India today asserted that it would not rest till the Sri Lanka implemented the 13th amendment and insisted on an “elaborate, independent and genuine probe” acceptable to the international community into the ‘genocide’ by that government during 2009 civil war.
“There are attempts being made there for not implementing the 13th amendment in the Sri Lankan Constitution. Efforts are being made to dilute many provisions by the Rajapaksa government. TNA (Tamil National Alliance) is opposing it… the 13th amendment cannot be diluted. India has been and will continue to insist for its implementation,” Finance Minister and senior Congress leader P Chidambaram said.
Addressing a party meeting to explain the government’s stand on the Lankan Tamils issue here, he said LTTE chief V Prabakaran and thousand others would have survived if the LTTE and Lankan government had heeded India’s words.
“None can deny that there was genocide. We will continue to exert pressure on the Sri Lankan government for an elaborate probe. I call upon the people of India, including Tamils here to support the government’s efforts to protect the 13th amendment, while Lankan government is trying to not implement it,” he said.
Referring to Prime Minister Manmohan Singh’s decision to stay away from the Commonwealth summit in Colombo earlier this month, he said it was a “shock treatment” to Lankan President Rajapaksa.
He accused the Lankan government of not following up on the functions of the Lessons Learnt and Reconciliation Committee and not punishing the guilty in the genocide, despite having constituted it.
India has been consistently insisting for implementation of 13th amendment. “It is only because of India, countries are aware of the developments in Sri Lanka and that’s how Canada decided to boycott the Commonwealth summit,” he said.
Referring to an invite extended by C V Wigneswaran, the Chief Minister of Sri Lanka’s Northern Province to Prime Minister Manmohan Singh, he said, “The invite is still open. There are chances that our Prime Minister will go to Jaffna and hold talks with him. If he visits Jaffna, it would amount to a visit to Lanka. There are chances that Lankan President Rajapaksa would change his mind.”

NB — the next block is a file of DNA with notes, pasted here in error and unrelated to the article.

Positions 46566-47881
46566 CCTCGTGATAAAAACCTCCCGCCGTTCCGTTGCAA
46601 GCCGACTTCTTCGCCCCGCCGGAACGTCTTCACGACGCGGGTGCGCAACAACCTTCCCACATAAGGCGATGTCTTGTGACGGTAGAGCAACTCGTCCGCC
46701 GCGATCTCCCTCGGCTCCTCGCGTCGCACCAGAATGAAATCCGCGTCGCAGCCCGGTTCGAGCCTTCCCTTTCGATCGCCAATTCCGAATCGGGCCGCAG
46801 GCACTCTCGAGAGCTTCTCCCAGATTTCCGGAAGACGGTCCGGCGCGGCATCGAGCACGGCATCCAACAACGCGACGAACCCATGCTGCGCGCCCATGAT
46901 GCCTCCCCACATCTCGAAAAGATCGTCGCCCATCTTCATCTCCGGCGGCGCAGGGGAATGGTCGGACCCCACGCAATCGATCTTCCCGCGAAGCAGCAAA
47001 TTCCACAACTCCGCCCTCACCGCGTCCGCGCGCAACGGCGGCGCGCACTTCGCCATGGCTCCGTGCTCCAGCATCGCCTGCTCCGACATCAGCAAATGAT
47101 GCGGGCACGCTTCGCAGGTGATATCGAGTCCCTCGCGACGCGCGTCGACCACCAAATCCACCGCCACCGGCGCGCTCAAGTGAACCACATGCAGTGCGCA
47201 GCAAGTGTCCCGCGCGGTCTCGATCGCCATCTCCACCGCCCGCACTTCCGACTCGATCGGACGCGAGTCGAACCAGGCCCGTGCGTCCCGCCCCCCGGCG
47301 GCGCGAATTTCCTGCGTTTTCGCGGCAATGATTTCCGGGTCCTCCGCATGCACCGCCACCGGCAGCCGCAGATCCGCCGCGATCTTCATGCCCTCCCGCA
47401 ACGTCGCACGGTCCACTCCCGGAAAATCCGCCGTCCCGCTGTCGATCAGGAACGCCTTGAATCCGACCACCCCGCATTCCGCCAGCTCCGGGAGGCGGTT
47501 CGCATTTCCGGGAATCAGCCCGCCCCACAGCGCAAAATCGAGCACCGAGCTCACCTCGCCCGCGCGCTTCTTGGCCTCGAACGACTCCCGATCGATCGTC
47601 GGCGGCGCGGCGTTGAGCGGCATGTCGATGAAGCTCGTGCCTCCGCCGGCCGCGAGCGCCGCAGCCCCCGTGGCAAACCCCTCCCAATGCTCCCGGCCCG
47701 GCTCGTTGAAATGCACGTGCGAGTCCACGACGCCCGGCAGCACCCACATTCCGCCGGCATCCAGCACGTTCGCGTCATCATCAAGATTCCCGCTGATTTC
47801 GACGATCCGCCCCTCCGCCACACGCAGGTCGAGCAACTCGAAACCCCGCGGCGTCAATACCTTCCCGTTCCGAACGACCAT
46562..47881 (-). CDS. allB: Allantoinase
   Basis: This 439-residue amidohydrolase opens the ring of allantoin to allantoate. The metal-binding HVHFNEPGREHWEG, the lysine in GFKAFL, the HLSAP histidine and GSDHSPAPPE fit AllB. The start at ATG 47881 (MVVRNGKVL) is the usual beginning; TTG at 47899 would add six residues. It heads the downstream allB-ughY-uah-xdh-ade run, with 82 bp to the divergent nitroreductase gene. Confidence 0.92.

Contending that is not an “easy task” to fight for minority rights in another sovereign country, which is also a neighbour, he asked “Are we saying it is right to fight for a separate land for Mizos or in Kashmir or in Manipur.”
Holding that the Congress government had made efforts to pass two resolutions over the Sri Lankan Tamils issue – one at UNHRC and another in Indian Parliament, Chidambaram said, “I accept the resolution brought was a diluted one, so we wanted to strongly word it. Though some countries did not accept our draft, it was heard and we did achieve in that.”
“When we wanted to bring a resolution in Parliament on Lankan Tamils issue, it was BJP’s Sushma Swaraj who opposed it. Even during the all party meeting to discuss the resolution, they opposed it,” he said.
Hitting out at BJP for allegedly not extending support to pass the resolution, he said, “BJP is a face of RSS. RSS has many faces such as Vishwa Hindu Parishad, Bajrang Dal.. likewise BJP is RSS’ political face.”
Justifying India’s decision to participate in the Commonwealth summit in Colombo earlier this month, despite political parties in Tamil Nadu calling for a total boycott, he said, “I had expressed my opinion that the Prime Minister should not participate in it but India should participate. If we don’t participate then how do we save the ethnic Tamils in Sri Lanka and fight to get them political rights..?”
The Finance Minister also questioned that if India had boycotted the CHOGM as demanded, then how would have Indian officials engaged with their counterparts in Lanka in case of the fishermen issue or the ethnic Tamils issue.
“What if Rajapaksa refuses visa for our officials. You may ask how can he deny? He can deny like the way the US denied visa to (BJP’s Prime Ministerial candidate) Narendra Modi,” he said.
Brushing aside arguments that India should have boycotted like Canada, he said, “It is not a neighbouring country to Sri Lanka unlike India. Canada is some 15,000 miles away from Sri Lanka.”
On arguments that India should have made strong statements like British Prime Minister David Cameroon, he said, “Those, who said India should have boycotted it later said India should have gone along the lines of Cameroon. In fact, Cameroon’s statement is a victory to Indian diplomacy for having brought international attention to the issue in Sri Lanka.”
Chidambaram also listed the efforts being made by India to rehabilitate areas in northern Sri Lanka.